Lessons From Japan

Japan’s technological prowess is so noted as to be the subject of jokes. We probably prefer laughing to the crying that may be induced by the statistics in this article :

Accelerating broadband speed in [Japan] — as well as in South Korea and much of Europe — is pushing open doors to Internet innovation that are likely to remain closed for years to come in much of the United States. The speed advantage allows the Japanese to watch broadcast-quality, full-screen television over the Internet, an experience that mocks the grainy, wallet-size images Americans endure.

Japan enjoys what Gerschenkron called the “benefits of backwardness;” it had to rewire completely after WWII. But it also has a much wiser dirigiste approach to assuring fast and universal access:

In sharp contrast to the Bush administration over the same time period, regulators here compelled big phone companies to open up wires to upstart Internet providers. In short order, broadband exploded. . . . [T]he story of how Japan outclassed the United States in the provision of better, cheaper Internet service suggests that forceful government regulation can pay substantial dividends. (emphasis added)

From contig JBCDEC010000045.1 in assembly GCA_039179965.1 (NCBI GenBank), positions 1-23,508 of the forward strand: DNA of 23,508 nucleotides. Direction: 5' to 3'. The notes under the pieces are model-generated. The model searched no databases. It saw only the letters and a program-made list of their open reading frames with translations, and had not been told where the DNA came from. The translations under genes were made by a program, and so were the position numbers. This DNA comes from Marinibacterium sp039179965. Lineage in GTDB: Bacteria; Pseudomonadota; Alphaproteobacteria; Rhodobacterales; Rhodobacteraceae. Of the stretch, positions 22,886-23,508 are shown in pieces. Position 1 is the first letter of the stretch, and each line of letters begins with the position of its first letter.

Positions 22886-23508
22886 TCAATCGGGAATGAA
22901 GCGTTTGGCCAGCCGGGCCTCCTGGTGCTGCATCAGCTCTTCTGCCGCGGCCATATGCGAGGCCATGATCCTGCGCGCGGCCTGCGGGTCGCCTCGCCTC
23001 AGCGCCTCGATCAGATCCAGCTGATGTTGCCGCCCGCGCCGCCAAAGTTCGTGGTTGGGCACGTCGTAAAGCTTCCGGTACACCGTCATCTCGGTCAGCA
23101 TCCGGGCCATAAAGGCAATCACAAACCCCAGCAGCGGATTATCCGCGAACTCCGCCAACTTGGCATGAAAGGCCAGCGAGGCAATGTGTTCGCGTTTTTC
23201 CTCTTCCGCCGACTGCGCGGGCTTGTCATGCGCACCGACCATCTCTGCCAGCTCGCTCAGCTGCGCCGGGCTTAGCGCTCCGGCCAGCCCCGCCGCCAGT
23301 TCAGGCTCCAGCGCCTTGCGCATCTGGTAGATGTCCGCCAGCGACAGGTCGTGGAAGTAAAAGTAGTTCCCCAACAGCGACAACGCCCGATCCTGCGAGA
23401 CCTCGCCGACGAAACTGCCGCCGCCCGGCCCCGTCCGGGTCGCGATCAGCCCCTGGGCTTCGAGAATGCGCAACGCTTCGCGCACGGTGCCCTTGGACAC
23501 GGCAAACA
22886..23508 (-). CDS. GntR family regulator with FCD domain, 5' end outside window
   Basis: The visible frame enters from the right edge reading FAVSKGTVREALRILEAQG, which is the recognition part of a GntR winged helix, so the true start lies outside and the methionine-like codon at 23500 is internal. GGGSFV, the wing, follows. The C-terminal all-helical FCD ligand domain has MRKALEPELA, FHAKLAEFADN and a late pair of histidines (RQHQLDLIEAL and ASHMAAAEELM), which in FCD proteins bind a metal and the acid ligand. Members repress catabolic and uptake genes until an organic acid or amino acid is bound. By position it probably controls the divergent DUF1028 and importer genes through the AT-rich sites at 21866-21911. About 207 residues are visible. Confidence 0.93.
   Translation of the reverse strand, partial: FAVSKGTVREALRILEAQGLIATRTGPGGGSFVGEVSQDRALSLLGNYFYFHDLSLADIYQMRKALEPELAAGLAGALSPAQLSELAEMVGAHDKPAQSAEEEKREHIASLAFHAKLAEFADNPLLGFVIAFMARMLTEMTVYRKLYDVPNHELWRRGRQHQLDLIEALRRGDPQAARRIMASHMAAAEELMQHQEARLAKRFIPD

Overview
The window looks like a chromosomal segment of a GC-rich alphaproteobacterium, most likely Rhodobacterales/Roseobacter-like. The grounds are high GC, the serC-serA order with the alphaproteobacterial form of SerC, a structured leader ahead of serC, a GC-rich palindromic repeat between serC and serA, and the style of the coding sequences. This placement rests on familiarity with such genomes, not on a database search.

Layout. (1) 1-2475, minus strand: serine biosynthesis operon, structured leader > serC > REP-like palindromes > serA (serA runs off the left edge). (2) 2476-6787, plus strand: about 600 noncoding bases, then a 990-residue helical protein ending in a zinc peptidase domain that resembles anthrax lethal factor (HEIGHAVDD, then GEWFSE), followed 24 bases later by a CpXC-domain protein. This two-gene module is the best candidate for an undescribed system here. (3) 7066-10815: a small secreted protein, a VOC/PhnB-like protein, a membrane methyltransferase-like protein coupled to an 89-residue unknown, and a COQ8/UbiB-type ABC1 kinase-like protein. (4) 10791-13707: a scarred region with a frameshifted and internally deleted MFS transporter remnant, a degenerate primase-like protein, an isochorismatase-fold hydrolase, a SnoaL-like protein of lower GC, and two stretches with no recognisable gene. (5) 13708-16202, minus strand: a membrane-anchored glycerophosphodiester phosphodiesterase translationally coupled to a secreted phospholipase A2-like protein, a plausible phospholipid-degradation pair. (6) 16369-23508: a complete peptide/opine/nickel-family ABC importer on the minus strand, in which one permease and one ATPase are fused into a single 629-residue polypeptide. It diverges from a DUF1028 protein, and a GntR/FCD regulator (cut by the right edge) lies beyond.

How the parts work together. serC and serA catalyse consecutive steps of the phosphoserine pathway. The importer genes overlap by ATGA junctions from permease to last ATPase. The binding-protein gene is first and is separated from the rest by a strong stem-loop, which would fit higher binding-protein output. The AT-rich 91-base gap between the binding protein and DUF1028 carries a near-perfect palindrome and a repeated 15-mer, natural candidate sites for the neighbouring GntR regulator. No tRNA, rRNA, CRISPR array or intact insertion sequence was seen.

In Japan, you’ll pay about $37 a month for 100 mbps. In the U.S., on average, you’d pay about $40 for 5 mbps (yes, 5, twenty times less).*

Why the policy divergence? Here’s one part of the story:

The Center for Public Integrity compiled a list of the top 100 money-givers to Congress between 1998 and 2005, and telcos dominate the list: Verizon Communications: $81,870,000, SBC Communications: $58,035,037, AT&T Corp.: $53,349,499, Sprint Corp.: $47,276,585, BellSouth Corp.: $33,732,827, Qwest Communications: $24,523,480

Very impressive lobbying numbers. . . . not so impressive download speeds.

PS: Here’s a little more from the article:

In the United States, a similar kind of competitive access to phone company lines was strongly endorsed by Congress in a 1996 telecommunications law. But the federal push fizzled in 2003 and 2004, when the Federal Communications Commission and a federal court ruled that major companies do not have to share phone or fiber lines with competitors. The Bush administration did not appeal the court ruling.

“The Bush administration largely turned its back on the Internet, so we have just drifted downwards,” said Thomas Bleha, a former U.S. diplomat who served in Japan and is writing a history of how that country trumped the United States in broadband.

Perhaps they were just worried about the First Amendment.

*PS: Those facts and figures are based on the figures in the Post, which focuses on the DC area. I don’t think figures in rural areas would make the US look much better.

You may also like...